Salisbury’s take

PHOTO/Ryan Lohman
PHOTO/Ryan Lohman

SGA President

By this time next week, we will know who the next President of the United States is. Whoever is elected, the choice will be historic. Either we’ll have the first woman to serve in the office or the first to never have held public office prior to being elected.

No matter who is elected there are going to be those who are downright angry about their candidate not winning, while there will be others who are elated. Elated because their candidate won or just glad the other one didn’t.

Politics is a dirty business. No doubt we’ve never been more aware of this than during this election cycle. Politics by definition is supposed to simply be the process by which a country is governed. In theory, a politician is someone who is interested in serving their constituents by working within the context of the governmental system to provide the best life for said constituents.

Unfortunately, it seems that politics and politicians have become concepts that we as citizens no longer see in this light. Politicians seem only to care about attacking their opponent and making sure they do everything in their power to stay in office.

Many of the students with whom I’ve talked about these issues this year seem to think that there is nothing we can do to change this reality. I would argue that you don’t allow yourself to succumb to this philosophy.

Opposing this mentality is what gives us people like Gandhi or Martin Luther King, Jr. Opposing this mentality reveals heroes such as Rosa Parks and Harvey Milk. Opposing this mentality creates historic figures like Elizabeth Cady Stanton, Abraham Lincoln and Joan of Arc. History is filled with individuals who refused to believe that nothing will ever change; that the way things were is the way things will always be. We can’t allow ourselves to fall into that mindset.

The irony of highlighting these individuals is that every one of these folks were normal, flawed, flesh and blood human beings just like you and me. They were born. They had families. They were rich and poor, fat and skinny, attractive or plain-looking. I mean to say that they were real, not super humans who were fictional characters created by Marvel or DC comics.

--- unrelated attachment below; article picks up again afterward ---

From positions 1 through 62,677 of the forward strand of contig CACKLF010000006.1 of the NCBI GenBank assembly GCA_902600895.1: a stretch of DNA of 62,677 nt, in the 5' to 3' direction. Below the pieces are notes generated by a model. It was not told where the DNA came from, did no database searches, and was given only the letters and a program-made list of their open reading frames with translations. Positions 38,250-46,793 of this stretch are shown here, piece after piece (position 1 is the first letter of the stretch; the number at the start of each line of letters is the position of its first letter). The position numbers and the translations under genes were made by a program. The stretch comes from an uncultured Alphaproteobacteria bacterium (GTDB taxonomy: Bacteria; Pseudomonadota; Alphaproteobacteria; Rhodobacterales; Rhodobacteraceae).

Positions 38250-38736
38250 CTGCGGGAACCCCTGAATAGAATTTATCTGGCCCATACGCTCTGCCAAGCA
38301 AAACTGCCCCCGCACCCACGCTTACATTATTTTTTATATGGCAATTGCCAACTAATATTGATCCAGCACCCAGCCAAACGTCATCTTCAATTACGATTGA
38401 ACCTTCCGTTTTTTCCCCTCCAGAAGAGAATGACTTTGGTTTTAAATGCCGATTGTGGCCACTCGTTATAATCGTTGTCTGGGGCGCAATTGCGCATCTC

And yet, they refused to accept that they were incapable of effecting change. They fought against injustice. They took a stand. And you know what many of them did not have the right to do? Take five minutes out of their day on a Tuesday in November and go cast a vote.

You see, we’ve been given a privilege that many people in this world do not have. We have the right to peacefully go to a polling station, step into a voting booth, mark a piece of paper or push a button on a screen and let our voices be heard. There are people alive in this country today who can relay the fact that this was not always the case for many of our citizens.

Just ask the folks who took the Freedom Summer bus rip this past summer. In June of 1964, just two years before my dad graduated high school, people were being killed in the South for working to secure the right of Black citizens to vote. Killed! Not just yelled at. Not just confronted with a group of people across the streets with protest signs. They were stopped in their car along a country road, dragged out of their vehicle, into the woods and beaten to death simply because they wanted people who were citizens in this country to have the right to vote without encumbrance. Their names were James Chaney, Michael Schwerner and Andrew Goodman. Or how about Cynthia Wesley, Carole Robertson and Addie Mae Collins—all 14 years old—and 11-year-old Denise McNair who were all killed while attending church on a Sunday morning in Birmingham, Ala., in September of 1963.

Their place of worship was targeted because this was a site where many civil rights leaders of the time, including Martin Luther King, Jr., often met to discuss strategy on how to further their movement.

These folks were killed because they wanted simply for all people, people who were citizens, people who paid their taxes, people who had jobs and contributed to their local economy to simply have the right to get up on a Tuesday morning in November, take five minutes out of their day, go to a polling station, walk into a booth, and let their voice be heard.

They died so you could have that right, as have so many of our citizens in the 240 years of this countries’ independence. Don’t dishonor their sacrifice by saying “my vote doesn’t matter,” because it does my friends. It absolutely does!

By The Preface at IUSB

IU South Bend's Official Student Newspaper

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